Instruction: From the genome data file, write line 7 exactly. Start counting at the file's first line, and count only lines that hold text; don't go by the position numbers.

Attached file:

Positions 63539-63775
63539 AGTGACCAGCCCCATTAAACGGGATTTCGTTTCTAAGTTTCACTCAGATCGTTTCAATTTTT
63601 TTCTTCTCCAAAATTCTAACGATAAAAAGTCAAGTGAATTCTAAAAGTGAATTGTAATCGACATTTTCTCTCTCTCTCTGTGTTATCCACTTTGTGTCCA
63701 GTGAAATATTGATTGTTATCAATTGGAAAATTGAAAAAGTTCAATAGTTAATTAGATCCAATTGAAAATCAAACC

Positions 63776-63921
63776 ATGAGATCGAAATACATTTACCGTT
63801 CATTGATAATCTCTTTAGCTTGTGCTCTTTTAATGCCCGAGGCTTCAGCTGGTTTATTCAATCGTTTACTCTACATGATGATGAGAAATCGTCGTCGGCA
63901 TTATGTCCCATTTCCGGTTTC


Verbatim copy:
63801 CATTGATAATCTCTTTAGCTTGTGCTCTTTTAATGCCCGAGGCTTCAGCTGGTTTATTCAATCGTTTACTCTACATGATGATGAGAAATCGTCGTCGGCA